British Columbians earning up to $72,000 per year will see a 15 per cent cut in their income taxes beginning Jan. 1.

Premier Gordon Campbell took to the airwaves Wednesday night to announce the second-largest personal income tax cut in B.C.'s history.

The 22-minute address, ironically paid for by tax payers, was aimed at re-establishing Campbell's credibility after polls showed his popularity had dropped into the single digits.

Campbell said the tax cut will mean an immediate savings of $348 for people making $50,000 per year, and up to a maximum of $616 each year for those making $72,293 and under.

"Our government has always felt that the best thing we could do is leave more money in your pocket so you can make your own decision about what's best for you and for your family," he said.

This is a bold promise from a government known for its tax cutting policies. In all, 1.9 million British Columbian's will benefit from this reduction, which will cost the provincial treasury about $600 million per year.

Opposition leader Carole James reduced the tax cut to political bribery from a desperate government.

"It's a ridiculous way to set tax policy," she said. "This is trying to buy support from the public. The public doesn't trust this government."

Campbell began the address by explaining in detail why his government chose to introduce the much-hated HST.

While he defended the controversial tax, saying it was still the best economic policy for B.C., he did admit that more information could have been provided.

"If I had to do it over again, there's a lot more we would have done after the announcement was made, a lot more information we would have provided to you," he said. "I sure would have liked to."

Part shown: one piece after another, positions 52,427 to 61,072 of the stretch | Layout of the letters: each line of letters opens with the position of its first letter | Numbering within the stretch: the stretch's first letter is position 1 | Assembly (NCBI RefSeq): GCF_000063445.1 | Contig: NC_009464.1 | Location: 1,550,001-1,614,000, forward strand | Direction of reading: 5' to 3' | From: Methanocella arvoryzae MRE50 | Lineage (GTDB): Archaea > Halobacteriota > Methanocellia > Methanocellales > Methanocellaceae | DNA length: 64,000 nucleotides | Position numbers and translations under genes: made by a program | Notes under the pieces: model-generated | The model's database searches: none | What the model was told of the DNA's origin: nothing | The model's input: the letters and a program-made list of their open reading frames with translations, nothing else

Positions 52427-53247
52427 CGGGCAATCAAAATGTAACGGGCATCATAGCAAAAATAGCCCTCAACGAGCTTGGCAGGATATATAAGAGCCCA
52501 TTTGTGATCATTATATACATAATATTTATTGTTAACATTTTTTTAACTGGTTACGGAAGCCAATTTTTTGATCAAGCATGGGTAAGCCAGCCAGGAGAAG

It's a message he's been delivering since the results of a massive petition drive lead by Fight HST leader Bill Vander Zalm were released.

The petition showed that more than half-a-million British Columbians think the tax was a mistake, setting the stage for a referendum in Sept. 2011.

Campbell said the tax makes B.C. more competitive and will create jobs as well as help the province hang on to the jobs it already has.

For education, Campbell promised parents that within the next five years every child that leaves Grade Four will be reading, writing and doing math at a Grade Four level. One in five children in B.C. currently does not meet that standard.

He announced an expansion of the StrongStart program and the introduction of a voluntary early childhood learning assessment to help tailor early education.

"It's something that's worth doing because it opens up all kinds of opportunities for our young people in the province of British Columbia," he said.

These are bold promises that come at a crucial time for Campbell's increasingly unpopular government, but whether they will be enough to regain public support, remains to be seen.